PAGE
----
Lambda the Ultimate

inactiveTopic Covariant methods in Java
started 1/25/2001; 8:00:38 AM - last post 1/26/2001; 7:56:36 PM
andrew cooke - Covariant methods in Java  blueArrow
1/25/2001; 8:00:38 AM (reads: 1392, responses: 4)
Covariant methods in Java
If you really want to, here's how to hand-code it using reflection...

Seen at HtP.
Posted to "" by andrew cooke on 1/25/01; 8:01:12 AM

Chris Rathman - Re: Covariant methods in Java  blueArrow
1/25/2001; 2:32:45 PM (reads: 1436, responses: 0)
Sounds interesting. In the conclusion was the statement about:

Creating a generic dispatcher. It is possible to create a class which implements the dispatcher in a generic manner in order to avoid duplicating the code in every class where you want to use covariance. Such a generic dispatcher could implement finding the name of the method to be executed, method selection, method invocation, primitive parameter type handling, and invariant overriding.

If such a dispatcher could be written, then one could simply make a call to the generic method, sending the 'this' object, the function name & parameters and have it do all the dispatching.

On the downside, the dispatch routine would pretty well have to mimic the rules as established in the Java compiler. Selecting the best fit for a function can get involved (and expensive in terms of time). Hmmmm.... Guess I'm gonna have to play around with it a bit to see how involved the solution actually is. :-)

Chris Rathman - Re: Covariant methods in Java  blueArrow
1/26/2001; 9:59:15 AM (reads: 1430, responses: 0)
Well, I haven't gotten very far but I did do a first stab at Shape Covariance in Java. No particular reason to use shapes, other than not having to think about the domain at all. The dispatch routine handles the case of one parameter that has the exact signature of the specialized class.

Will refine later when I get the time. :-)

Chris Rathman - Re: Covariant methods in Java  blueArrow
1/26/2001; 2:25:12 PM (reads: 1411, responses: 0)
I tweaked the dispatcher a bit more using the suggestions from the original article. I still don't support multiple parameters or primitives. The primitives shouldn't be too much trouble, but it's a level of complexity I don't want to deal with at the moment.

The hard part is adding multiple parameters because you may not get one best answer. Gonna have to go study up on the language spec to figure out the algorithm.

One thing I did notice is that the original article seems to ignore function return values. I added support into the dispatch to handle having the methods return values, but the question of primitives also arises on the return result. Think I'll leave the dispatch routine alone and let the caller to the method unpack a primitive from the Objects (Integer, Float, etc...).

Chris Rathman - Re: Covariant methods in Java  blueArrow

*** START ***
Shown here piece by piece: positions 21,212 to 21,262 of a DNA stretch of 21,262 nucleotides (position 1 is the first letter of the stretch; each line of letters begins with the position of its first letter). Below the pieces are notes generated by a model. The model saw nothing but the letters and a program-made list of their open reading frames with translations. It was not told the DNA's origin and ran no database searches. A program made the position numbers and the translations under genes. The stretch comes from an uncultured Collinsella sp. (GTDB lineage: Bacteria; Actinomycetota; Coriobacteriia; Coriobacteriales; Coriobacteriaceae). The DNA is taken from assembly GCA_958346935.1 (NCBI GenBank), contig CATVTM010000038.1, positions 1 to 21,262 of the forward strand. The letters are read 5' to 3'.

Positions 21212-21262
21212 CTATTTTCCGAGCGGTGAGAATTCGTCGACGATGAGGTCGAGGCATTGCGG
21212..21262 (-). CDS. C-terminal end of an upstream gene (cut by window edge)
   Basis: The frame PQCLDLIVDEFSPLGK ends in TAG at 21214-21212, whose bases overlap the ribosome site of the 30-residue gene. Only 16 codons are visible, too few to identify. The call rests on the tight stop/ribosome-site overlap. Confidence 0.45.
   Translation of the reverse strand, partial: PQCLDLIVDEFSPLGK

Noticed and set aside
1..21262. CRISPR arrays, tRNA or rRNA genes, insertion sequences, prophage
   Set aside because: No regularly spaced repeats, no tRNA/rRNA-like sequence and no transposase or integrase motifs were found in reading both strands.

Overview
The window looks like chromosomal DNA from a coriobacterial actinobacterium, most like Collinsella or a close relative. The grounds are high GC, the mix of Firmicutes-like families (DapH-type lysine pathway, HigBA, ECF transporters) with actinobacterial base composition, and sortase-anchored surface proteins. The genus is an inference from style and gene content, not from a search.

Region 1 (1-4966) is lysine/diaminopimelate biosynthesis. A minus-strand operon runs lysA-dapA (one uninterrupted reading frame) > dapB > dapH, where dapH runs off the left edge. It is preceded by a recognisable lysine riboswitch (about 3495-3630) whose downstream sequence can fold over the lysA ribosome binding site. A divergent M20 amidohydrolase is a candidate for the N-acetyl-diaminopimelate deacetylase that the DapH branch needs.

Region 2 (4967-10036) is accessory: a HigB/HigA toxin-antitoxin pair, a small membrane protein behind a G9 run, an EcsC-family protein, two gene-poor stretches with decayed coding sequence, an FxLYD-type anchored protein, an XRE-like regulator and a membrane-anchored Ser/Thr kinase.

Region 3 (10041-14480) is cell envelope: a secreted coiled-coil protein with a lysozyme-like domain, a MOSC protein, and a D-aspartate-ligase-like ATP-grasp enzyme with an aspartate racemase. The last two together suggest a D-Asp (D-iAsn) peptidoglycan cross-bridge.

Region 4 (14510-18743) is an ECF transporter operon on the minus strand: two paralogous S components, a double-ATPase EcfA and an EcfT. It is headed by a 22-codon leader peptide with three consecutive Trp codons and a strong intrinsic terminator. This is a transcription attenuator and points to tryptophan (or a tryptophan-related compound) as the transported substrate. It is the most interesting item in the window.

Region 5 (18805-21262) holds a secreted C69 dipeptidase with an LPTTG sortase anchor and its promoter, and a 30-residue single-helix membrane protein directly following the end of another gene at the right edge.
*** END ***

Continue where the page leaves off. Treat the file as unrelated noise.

1/26/2001; 7:56:36 PM (reads: 1414, responses: 0)
Would you believe that the third time is a charm. I've added support for multiple parameters, primitives and just generally cleaned things up. Probably be where I leave it for awhile.

Just a quick note about some quirks. First, the way the primitives are handled is that they are boxed into their object cousins. This works fine except you may run into situations where you have two methods that have the same perceived signature even though one is declared with a primitive and the other with an Object the corresponds to that primitive. The dispatcher masks any possible difference between the two. These two methods would be considered identical by the dispatch (Both will look like they take an integer object):

void aMethod(int aPrimitive) true

void aMethod(Integer anObject) true

Personally, I think of this as a feature since I don't necessarily like the differentiation between primitives and objects. Additionally, I don't think it would be a good programming practice to have these methods actually do something distinct - they should be identical except for the fact that one uses the primitive operations and the other uses the object operations. Should mean that all things being ideal, which method is chosen in this scenario is irrelevant.

Beyond that, I didn't test whether more than one maximally specific method is supported. I just go through and find one that is most specific (on a left to right basis). This is not necessarily the technique used by the Java compiler. It also doesn't flag a runtime error when the Java compiler would normally indicate that selecting the method is indecisive.

My thinking here is that the overhead added to check for variations is more than it's worth at this time. Covariance using this technique has a lot of loss ends anyhow, so this is just one more thing to take into consideration.

Among other things, I also didn't worry about the (a) handling of exceptions; (b) possible accessibility mismatches; and (c) invariant overriding.